Example Of Imperialism In Persepolis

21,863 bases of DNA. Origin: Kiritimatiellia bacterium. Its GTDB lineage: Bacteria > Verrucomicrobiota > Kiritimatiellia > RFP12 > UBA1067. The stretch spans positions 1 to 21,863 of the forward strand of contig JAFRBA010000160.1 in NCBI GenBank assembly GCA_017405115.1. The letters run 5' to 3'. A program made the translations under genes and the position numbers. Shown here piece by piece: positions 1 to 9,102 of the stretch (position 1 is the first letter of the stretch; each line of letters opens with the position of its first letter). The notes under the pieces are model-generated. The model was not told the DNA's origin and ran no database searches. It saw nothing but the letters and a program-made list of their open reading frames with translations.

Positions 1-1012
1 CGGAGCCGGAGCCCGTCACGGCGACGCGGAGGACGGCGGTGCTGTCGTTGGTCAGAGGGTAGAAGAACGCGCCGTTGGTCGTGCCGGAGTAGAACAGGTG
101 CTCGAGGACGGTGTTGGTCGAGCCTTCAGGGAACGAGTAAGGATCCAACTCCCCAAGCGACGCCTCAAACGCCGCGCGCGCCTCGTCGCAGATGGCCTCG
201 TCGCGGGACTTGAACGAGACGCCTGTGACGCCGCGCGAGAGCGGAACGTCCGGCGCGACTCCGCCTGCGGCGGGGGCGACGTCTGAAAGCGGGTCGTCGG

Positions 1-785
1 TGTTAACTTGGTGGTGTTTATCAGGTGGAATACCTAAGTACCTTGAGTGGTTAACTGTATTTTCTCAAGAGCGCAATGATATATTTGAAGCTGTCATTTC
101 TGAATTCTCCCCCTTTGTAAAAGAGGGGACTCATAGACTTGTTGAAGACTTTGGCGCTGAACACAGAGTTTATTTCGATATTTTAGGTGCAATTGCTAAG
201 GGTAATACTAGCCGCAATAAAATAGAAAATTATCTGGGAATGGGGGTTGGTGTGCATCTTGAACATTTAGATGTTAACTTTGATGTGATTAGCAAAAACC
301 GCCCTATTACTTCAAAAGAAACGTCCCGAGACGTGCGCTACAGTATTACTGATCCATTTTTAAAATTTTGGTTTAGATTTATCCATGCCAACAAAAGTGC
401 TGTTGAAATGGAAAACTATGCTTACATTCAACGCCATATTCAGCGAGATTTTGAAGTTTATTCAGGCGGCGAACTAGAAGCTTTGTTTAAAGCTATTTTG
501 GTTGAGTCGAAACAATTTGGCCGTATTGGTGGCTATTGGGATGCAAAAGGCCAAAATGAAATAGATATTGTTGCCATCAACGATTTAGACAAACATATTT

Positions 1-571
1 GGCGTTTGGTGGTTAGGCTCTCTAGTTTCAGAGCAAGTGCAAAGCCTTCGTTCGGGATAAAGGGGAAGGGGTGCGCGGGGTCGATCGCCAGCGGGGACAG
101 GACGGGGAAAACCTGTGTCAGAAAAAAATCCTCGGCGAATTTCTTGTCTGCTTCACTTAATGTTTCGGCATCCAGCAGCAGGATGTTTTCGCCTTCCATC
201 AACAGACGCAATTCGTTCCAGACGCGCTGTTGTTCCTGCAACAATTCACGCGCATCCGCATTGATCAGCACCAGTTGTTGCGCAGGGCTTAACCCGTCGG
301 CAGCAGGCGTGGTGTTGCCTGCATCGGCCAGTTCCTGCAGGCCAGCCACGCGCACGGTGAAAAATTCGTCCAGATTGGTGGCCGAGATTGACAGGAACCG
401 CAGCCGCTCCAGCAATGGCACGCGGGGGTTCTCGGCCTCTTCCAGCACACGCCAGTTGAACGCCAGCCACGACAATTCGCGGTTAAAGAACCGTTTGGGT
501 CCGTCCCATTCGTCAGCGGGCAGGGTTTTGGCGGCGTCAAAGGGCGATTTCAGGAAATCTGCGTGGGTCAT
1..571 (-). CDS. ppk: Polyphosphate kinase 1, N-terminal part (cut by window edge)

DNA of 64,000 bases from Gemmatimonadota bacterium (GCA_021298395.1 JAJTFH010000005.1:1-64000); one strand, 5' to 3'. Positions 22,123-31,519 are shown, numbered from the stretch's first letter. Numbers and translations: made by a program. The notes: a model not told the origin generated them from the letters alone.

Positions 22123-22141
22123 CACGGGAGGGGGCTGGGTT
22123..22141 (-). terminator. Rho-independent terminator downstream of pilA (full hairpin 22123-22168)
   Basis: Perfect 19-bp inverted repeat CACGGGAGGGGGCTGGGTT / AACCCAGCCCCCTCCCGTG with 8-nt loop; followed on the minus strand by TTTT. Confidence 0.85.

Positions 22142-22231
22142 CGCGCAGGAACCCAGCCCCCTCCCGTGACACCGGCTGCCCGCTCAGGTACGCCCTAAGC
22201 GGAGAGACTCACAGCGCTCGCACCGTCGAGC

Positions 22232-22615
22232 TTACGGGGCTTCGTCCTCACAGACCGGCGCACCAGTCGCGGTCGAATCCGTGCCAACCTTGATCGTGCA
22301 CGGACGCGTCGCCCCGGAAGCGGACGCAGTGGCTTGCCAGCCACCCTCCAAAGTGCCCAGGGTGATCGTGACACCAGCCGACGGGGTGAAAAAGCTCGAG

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Marjane Satrapi’s perspective in her novel, Persepolis, is justified through the effects of the Iranian revolution, social classes, and imperialism and supports a pessimistic view of the revolution in the early 1980s. These themes constructed her opinions on the war and Iranian culture in itself. Imperialism lead to the idea of western culture being a sign of betrayal, revolution brought the harsh views of many people in Iran, and social classes plagued Satrapi with guilt and lead to the separation of many people. One key point that supports Satrapi’s negative perspective is imperialism, in the sense that imperialism brought many sorrows to the Middle East and as a result, Marjane’s views of the Middle East are, in fact, justified. Imperialism brought western culture and new ideas that helped the country flourish for years to come, though on the other hand, imperialism also brought an ever-standing battle for the Middle East’s oil. Consequently, the negative connotation connected with the western world, made simple day to day items become symbols of betrayal. Marjane sarcastically labeled neckties, a “dreaded symbol of the west” (75). Not only did Marjane know about the stereotypes, but she was later stopped by a couple of guardians of the revolution for wearing “punk” shoes, a jean jacket and a Michael Jackson

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